here is some example code at this point


Tinder Requests

Once I had access to the client side functions of the Tinder app, I could make requests to their server. The way Tinder retrieves profiles granted us incredible power in our profile searching. One of the messages we could send was to set our coordinates for profiles, and a radius for search. This allowed us to pinpoint any location we wanted to look for profiles. Then, all we had to do was continually request Tinder for new profiles in that area. We had access to all of the users photos, their Instagram username, age, location. Here’s an example output with random name and removed Instagram profile:

Image provided from Tinder

Image provided from Tinder

Image Processing

Now that the program had access to users Tinder information, including a remote URL to their photos, it was time to use a local directory of photos and find matches. We thought of the kinds of things our program needed to do, and it came down to this:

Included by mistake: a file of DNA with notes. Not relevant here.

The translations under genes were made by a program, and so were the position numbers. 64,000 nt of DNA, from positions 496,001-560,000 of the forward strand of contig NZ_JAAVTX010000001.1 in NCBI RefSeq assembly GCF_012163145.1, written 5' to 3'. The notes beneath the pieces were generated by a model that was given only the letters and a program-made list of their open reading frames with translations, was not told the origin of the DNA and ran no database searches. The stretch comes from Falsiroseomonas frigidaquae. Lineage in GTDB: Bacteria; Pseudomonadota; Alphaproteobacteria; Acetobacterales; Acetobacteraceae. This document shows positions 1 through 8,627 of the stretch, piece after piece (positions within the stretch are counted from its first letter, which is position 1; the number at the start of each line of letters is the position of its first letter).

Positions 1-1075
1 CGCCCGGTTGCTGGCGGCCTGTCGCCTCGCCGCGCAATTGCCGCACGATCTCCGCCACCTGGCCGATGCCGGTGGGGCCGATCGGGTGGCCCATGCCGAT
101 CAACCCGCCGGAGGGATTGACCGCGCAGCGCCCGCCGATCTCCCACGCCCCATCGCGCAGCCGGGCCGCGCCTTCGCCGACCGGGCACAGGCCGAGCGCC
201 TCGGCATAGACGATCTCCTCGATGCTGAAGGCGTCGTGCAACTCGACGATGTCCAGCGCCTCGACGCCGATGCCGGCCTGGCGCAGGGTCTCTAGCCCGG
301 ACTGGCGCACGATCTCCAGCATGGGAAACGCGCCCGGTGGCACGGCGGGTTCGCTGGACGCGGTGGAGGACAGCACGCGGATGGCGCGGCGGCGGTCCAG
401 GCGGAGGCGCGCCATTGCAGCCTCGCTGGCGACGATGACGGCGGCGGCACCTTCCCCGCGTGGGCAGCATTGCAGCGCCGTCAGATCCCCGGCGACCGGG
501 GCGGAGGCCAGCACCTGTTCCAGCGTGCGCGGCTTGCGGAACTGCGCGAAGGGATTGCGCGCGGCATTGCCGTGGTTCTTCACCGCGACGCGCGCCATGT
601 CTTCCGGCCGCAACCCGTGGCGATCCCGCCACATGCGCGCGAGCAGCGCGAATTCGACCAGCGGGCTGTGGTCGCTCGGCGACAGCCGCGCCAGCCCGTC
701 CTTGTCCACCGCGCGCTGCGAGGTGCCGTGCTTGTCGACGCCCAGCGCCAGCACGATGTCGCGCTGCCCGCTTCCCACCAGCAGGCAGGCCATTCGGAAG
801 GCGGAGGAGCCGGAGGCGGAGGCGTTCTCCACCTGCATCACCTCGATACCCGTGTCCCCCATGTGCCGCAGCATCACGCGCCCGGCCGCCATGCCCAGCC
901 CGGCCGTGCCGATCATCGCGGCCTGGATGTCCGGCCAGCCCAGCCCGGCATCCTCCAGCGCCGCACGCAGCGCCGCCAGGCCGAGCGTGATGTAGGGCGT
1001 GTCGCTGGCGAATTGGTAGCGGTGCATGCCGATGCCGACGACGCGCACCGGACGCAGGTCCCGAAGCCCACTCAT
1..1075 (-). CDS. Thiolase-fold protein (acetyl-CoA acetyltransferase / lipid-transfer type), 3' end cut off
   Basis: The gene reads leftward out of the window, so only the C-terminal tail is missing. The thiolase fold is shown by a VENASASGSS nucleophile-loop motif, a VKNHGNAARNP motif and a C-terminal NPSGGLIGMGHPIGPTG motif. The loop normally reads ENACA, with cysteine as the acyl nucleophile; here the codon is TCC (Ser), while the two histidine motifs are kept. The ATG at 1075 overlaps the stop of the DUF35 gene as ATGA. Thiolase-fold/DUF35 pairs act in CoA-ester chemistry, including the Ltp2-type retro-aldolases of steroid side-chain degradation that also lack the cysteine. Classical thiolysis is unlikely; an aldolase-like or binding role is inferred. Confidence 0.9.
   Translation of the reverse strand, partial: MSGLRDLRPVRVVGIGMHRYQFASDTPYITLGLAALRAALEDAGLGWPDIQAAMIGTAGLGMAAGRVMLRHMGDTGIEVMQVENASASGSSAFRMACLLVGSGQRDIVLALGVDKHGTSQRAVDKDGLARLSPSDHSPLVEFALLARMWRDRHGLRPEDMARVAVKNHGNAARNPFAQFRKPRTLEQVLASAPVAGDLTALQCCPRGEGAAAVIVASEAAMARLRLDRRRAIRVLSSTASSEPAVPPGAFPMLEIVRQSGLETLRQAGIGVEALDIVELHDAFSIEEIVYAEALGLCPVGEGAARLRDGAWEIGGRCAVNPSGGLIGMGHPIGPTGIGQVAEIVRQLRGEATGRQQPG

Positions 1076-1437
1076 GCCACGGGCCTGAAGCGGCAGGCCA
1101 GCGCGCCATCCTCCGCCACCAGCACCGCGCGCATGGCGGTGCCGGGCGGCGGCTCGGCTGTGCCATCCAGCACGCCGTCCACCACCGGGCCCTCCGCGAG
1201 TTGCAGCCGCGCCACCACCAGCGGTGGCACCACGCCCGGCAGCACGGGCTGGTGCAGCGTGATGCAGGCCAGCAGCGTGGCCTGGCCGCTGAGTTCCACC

• The program had to identify a copied image

  • A copied image has to be identified even if it is cropped, flipped, or put through a filter of some sort

  • Use Microsoft Azure facial detection and recognition to identify images that aren’t copied, but likely contain the target’s face

Due to the time constraint, we decided that three methods of measurement would be sufficient for our demo the next day, this is what we decided to use:

Mean Squared Error and Structural Similarity Measure

Using this guide , I was able to get Mean Squared Error to work for the images with a bit of duct tape and oil grease. I needed to pull the image from the remote URL and also pull the local images for processing. Then I had to normalize their dimensions so that the matrix operation wouldn’t scream in agony.

Using the MSE, the program can determine if the sample image is an exact copy of the images from the local directory. Outside of this scenario, it is not as useful. Structural similarity takes the cake in this regard, because it is indexed by features within certain windows of the image. It is not as entirely reliant on the holistic makeup of the picture.

SSIM formula to look smart